Appeal from the District Court of Fremont County The Honorable Norman E. Young, Judge
The opinion of the court was delivered by: Voigt, Justice.
Before KITE, C.J., and GOLDEN,*fn1 HILL, VOIGT, and BURKE, JJ.
[¶1] Steve Hampton, the appellant, was injured in a work-related accident on December 21, 1996. In November 2009, he was diagnosed with a labral tear in his left shoulder. The appellant applied to the Wyoming Workers' Safety and Compensation Division (Division) for benefits, asserting that the injury was caused by the 1996 accident. The Division denied his claim, a decision that was affirmed by both the Office of Administrative Hearings (OAH) and the district court. The appellant now appeals that decision. We affirm.
[¶2] 1. Was the decision of the hearing examiner to deny the appellant's request for benefits supported by substantial evidence?
2. Was the decision of the hearing examiner to deny the appellant's request for benefits arbitrary and capricious?
[¶3] On December 21, 1996, the appellant was injured in a work-related accident. The appellant was driving a truck up a steep gradient when the vehicle's driveline suddenly gave out. As the truck rolled backward toward the edge of a cliff, the appellant jumped out of the vehicle, landing on his left side. The appellant applied for and received workers' compensation benefits for the injuries suffered in this accident.
[¶4] On the day following the accident, the appellant sought treatment for pain in his ankle, knee, hip, and back. On May 19, 1998, the appellant visited Dr. Stephen Emery to determine his impairment rating as a result of the accident. The doctor's report noted that, although the appellant's left shoulder had decreased range of motion compared with the right shoulder, the MRI "showed no evidence of impingement or rotator cuff pathology." Additionally, the radiology report indicated "no evidence of labral or subscapularis tendon tear." Over the next decade, the appellant received extensive medical care, primarily related to injuries sustained to his neck, low back, and left leg and ankle and was prescribed painkillers to alleviate his discomfort.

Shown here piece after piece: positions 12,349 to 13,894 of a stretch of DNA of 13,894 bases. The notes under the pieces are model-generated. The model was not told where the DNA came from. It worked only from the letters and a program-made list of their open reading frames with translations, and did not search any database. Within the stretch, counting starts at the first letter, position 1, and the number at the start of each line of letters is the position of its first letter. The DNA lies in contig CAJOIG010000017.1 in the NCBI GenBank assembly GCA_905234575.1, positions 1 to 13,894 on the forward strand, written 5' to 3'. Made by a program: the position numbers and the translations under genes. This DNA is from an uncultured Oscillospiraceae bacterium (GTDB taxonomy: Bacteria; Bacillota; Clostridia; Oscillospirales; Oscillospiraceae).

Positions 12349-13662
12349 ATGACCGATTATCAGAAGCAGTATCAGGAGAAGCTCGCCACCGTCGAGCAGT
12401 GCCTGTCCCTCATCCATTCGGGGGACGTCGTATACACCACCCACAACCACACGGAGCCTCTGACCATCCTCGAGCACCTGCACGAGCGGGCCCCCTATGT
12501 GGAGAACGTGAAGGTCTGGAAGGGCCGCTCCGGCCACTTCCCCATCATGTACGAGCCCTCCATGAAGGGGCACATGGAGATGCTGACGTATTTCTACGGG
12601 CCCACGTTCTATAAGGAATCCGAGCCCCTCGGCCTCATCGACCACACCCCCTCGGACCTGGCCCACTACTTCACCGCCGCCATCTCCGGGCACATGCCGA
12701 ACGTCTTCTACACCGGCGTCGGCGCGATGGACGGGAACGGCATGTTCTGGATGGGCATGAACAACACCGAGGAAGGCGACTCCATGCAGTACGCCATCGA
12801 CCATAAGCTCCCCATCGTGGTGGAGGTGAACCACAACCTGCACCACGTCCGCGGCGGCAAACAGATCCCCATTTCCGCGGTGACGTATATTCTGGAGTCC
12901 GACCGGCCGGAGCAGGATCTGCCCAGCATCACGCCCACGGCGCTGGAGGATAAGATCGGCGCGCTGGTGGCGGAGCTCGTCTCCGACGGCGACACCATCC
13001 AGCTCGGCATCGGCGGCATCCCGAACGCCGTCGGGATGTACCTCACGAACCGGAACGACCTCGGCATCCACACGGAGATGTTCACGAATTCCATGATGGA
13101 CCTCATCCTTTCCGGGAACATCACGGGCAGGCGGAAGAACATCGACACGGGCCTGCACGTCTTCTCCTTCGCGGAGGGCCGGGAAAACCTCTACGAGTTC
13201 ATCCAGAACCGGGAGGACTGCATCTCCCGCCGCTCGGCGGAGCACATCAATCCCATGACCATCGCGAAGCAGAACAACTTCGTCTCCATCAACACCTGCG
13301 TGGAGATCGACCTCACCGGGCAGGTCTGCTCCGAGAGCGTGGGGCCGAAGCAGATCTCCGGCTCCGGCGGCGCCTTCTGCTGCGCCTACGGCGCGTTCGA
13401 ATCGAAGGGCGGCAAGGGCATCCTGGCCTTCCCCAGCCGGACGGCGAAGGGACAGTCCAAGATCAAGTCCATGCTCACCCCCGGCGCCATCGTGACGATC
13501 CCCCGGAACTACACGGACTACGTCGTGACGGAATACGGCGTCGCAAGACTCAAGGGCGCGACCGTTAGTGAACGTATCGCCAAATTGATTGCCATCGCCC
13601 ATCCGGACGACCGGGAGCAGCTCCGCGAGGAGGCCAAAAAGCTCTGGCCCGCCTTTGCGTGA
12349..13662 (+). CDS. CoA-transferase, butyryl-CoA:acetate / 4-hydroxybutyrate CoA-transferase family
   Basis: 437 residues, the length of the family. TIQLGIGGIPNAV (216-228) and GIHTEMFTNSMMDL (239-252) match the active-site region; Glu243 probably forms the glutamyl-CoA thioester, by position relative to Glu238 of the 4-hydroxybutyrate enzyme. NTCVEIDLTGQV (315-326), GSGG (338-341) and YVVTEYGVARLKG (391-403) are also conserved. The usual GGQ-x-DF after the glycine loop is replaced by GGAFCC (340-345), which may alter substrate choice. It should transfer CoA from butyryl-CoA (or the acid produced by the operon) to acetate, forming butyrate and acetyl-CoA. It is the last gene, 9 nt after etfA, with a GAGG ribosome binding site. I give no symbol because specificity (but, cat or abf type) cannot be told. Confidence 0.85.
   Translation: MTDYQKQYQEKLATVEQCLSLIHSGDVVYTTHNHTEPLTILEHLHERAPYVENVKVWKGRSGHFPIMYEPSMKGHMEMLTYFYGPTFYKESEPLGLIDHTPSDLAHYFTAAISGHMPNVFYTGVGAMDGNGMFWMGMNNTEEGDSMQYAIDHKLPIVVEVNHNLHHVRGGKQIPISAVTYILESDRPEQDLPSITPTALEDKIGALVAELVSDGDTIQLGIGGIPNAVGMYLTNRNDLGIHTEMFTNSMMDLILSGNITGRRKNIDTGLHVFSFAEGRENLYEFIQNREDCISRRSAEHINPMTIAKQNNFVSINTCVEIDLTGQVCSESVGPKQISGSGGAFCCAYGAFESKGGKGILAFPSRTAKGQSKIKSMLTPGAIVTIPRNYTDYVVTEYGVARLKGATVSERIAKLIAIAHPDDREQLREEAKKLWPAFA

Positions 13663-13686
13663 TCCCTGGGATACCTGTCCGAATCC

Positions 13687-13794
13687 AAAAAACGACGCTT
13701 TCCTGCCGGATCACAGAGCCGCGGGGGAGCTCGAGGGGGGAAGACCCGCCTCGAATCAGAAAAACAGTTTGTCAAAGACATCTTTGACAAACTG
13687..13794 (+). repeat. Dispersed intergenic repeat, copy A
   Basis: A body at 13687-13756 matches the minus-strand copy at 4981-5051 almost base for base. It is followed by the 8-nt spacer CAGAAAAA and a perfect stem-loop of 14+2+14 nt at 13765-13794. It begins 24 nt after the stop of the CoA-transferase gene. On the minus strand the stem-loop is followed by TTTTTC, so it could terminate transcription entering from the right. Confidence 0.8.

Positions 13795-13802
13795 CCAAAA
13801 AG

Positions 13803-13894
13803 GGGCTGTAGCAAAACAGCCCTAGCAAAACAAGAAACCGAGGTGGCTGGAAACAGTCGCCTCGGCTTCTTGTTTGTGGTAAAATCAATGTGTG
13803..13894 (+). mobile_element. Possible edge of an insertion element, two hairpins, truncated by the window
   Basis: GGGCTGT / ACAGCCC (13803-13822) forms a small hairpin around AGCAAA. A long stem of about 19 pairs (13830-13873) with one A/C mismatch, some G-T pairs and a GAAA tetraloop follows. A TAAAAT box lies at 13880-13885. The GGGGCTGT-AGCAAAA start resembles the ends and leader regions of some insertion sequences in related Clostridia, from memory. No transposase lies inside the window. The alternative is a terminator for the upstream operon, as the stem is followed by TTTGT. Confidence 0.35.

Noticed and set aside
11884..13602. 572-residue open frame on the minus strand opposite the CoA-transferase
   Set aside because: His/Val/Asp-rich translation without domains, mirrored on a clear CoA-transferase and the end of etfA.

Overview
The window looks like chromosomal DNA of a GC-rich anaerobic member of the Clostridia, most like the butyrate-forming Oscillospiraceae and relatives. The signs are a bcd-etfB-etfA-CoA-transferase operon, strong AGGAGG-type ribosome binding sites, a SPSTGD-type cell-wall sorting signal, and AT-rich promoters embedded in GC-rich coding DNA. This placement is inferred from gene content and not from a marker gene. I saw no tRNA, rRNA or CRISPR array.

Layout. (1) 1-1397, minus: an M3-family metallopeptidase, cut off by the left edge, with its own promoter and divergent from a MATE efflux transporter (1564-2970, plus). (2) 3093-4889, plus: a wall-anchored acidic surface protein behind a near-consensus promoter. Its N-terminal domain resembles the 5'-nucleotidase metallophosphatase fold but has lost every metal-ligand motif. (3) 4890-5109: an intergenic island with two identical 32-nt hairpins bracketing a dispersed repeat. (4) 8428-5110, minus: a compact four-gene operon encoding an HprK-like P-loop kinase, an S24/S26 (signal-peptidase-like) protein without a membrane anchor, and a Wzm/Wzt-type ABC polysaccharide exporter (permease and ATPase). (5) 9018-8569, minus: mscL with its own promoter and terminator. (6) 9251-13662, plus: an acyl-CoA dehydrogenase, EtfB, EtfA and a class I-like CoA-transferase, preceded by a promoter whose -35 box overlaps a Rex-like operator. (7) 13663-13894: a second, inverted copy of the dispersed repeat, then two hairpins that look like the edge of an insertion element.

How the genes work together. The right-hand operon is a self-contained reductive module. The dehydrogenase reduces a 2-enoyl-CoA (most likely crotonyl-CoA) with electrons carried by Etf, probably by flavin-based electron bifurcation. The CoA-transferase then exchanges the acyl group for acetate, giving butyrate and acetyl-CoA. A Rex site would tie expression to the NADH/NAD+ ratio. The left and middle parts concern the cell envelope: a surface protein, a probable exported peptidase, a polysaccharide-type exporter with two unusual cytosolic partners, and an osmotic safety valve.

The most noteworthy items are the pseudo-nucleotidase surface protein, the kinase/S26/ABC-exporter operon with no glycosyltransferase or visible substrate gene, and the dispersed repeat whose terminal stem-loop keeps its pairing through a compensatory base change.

[¶5] In August 2009, the appellant was building a dog house with his wife when he experienced a sharp pain in his left shoulder. The appellant testified that this sort of pain was not out of the ordinary since the 1996 accident. Dr. Matthew Gorman treated the appellant and performed an MRI. Unlike the 1998 MRI, this MRI used more modern technology including gadolinium contrasting. Dr. Gorman's evaluation of the MRI indicated a labral tear of the appellant's left shoulder. The appellant requested payment of benefits for the treatment of the labral tear from the Division. The Division, however, denied the appellant's request on November 25, 2009, determining that the current condition of the appellant's left shoulder was not due to the 1996 work-related accident. Following the appellant's appeal of that determination, the OAH affirmed that denial, which was then affirmed by the district court following an additional appeal by the appellant. The appellant now appeals the decision of the district court.
Was the decision of the hearing examiner to deny the appellant's request for benefits supported by substantial evidence?
[¶6] The substantial evidence test will be applied when this Court reviews an evidentiary matter. Dale v. S & S Builders, LLC, 2008 WY 84, ¶ 11, 188 P.3d 554, 558 (Wyo. 2008).
"In reviewing findings of fact, we examine the entire record to determine whether there is substantial evidence to support an agency's findings. If the agency's decision is supported by substantial evidence, we cannot properly substitute our judgment for that of the agency and must uphold the findings on appeal. Substantial evidence is relevant evidence which a reasonable ...